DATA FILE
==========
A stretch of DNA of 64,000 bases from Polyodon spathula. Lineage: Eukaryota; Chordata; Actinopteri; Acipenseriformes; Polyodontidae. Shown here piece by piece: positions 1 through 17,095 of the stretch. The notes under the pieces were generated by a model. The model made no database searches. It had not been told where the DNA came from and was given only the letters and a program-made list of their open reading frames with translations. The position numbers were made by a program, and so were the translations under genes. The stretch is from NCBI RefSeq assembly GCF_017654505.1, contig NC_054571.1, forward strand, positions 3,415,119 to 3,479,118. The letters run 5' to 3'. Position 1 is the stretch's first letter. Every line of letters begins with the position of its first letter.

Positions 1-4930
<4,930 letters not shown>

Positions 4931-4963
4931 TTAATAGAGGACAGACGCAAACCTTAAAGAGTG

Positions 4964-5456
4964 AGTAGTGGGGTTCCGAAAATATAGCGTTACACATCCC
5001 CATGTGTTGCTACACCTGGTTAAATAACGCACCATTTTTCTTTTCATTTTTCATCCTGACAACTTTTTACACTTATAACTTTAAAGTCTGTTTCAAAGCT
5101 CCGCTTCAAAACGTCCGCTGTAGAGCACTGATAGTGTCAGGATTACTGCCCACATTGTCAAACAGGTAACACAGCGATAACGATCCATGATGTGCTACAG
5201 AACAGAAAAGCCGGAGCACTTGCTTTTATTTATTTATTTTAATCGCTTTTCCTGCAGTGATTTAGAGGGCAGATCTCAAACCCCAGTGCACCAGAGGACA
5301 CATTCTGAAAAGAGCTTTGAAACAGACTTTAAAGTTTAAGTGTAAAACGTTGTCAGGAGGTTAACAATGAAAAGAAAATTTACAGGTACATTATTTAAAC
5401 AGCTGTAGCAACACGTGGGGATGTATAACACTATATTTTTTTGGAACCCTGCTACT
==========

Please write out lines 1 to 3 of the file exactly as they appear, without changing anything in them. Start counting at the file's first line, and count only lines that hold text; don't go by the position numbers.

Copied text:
A stretch of DNA of 64,000 bases from Polyodon spathula. Lineage: Eukaryota; Chordata; Actinopteri; Acipenseriformes; Polyodontidae. Shown here piece by piece: positions 1 through 17,095 of the stretch. The notes under the pieces were generated by a model. The model made no database searches. It had not been told where the DNA came from and was given only the letters and a program-made list of their open reading frames with translations. The position numbers were made by a program, and so were the translations under genes. The stretch is from NCBI RefSeq assembly GCF_017654505.1, contig NC_054571.1, forward strand, positions 3,415,119 to 3,479,118. The letters run 5' to 3'. Position 1 is the stretch's first letter. Every line of letters begins with the position of its first letter.

Positions 1-4930
<4,930 letters not shown>